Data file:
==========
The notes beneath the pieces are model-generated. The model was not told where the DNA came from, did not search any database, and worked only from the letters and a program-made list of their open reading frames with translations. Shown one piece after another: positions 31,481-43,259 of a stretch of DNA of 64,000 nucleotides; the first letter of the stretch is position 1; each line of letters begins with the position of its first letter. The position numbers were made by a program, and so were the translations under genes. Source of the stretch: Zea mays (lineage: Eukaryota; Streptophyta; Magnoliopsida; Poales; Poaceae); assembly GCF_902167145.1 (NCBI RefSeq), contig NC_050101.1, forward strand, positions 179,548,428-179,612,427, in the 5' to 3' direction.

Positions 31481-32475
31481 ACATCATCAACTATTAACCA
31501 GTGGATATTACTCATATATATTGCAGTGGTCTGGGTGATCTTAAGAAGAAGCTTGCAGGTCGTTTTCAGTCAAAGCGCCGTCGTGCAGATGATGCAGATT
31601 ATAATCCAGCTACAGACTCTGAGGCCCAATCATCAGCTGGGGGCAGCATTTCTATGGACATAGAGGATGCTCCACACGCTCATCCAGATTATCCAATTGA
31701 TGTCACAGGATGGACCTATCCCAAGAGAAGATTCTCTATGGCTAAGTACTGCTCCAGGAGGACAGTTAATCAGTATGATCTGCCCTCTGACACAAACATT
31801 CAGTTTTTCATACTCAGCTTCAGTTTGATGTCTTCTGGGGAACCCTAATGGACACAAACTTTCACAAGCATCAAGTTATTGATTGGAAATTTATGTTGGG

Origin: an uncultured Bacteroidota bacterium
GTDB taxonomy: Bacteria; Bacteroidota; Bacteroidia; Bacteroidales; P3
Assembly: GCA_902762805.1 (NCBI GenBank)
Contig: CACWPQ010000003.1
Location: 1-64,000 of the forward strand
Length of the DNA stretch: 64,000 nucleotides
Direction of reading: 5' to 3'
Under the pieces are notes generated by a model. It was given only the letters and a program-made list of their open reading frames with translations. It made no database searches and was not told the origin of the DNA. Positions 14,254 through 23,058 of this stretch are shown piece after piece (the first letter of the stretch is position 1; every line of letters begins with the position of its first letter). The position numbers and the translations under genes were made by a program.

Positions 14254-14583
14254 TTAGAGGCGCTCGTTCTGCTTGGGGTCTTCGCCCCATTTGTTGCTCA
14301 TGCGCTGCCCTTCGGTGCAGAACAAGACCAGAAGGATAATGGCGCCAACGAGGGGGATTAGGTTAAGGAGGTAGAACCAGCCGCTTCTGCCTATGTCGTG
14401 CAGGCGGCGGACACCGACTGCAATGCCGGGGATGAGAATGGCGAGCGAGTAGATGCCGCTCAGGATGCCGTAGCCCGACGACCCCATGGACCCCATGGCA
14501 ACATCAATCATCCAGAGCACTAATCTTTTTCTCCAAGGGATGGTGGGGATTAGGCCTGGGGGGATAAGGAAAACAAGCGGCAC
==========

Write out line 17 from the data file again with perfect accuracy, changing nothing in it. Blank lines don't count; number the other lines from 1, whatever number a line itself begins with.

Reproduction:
14254 TTAGAGGCGCTCGTTCTGCTTGGGGTCTTCGCCCCATTTGTTGCTCA